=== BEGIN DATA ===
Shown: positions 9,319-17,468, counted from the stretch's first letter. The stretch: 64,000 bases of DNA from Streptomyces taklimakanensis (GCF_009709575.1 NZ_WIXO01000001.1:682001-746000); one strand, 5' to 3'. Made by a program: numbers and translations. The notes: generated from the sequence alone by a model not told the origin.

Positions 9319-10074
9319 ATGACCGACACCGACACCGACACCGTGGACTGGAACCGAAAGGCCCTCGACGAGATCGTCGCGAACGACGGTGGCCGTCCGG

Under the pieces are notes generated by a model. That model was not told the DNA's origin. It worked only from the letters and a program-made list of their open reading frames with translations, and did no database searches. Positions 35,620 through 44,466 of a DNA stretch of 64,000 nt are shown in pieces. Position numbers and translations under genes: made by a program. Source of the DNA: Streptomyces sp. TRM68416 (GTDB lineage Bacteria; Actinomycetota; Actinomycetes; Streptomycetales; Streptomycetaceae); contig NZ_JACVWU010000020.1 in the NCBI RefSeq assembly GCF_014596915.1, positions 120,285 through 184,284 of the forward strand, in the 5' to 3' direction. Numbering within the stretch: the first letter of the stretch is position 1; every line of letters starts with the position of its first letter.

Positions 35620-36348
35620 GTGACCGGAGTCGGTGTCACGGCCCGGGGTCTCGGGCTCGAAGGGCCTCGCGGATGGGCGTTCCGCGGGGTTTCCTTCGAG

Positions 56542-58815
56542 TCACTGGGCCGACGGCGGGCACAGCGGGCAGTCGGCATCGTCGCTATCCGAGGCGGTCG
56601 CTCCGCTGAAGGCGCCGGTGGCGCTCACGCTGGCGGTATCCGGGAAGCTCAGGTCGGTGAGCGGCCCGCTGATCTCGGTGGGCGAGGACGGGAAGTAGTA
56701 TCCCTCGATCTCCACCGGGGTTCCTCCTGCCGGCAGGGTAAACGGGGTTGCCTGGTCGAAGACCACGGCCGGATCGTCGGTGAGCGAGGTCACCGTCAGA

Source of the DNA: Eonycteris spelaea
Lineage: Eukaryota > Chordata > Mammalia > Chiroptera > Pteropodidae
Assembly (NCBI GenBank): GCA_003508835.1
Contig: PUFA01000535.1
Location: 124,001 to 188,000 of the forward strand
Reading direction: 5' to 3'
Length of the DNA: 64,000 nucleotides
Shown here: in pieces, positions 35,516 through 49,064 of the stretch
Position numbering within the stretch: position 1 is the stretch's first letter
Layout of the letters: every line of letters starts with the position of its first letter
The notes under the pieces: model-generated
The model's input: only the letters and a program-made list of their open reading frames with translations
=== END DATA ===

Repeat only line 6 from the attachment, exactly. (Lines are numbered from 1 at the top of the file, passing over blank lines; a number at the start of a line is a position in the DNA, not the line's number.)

35620 GTGACCGGAGTCGGTGTCACGGCCCGGGGTCTCGGGCTCGAAGGGCCTCGCGGATGGGCGTTCCGCGGGGTTTCCTTCGAG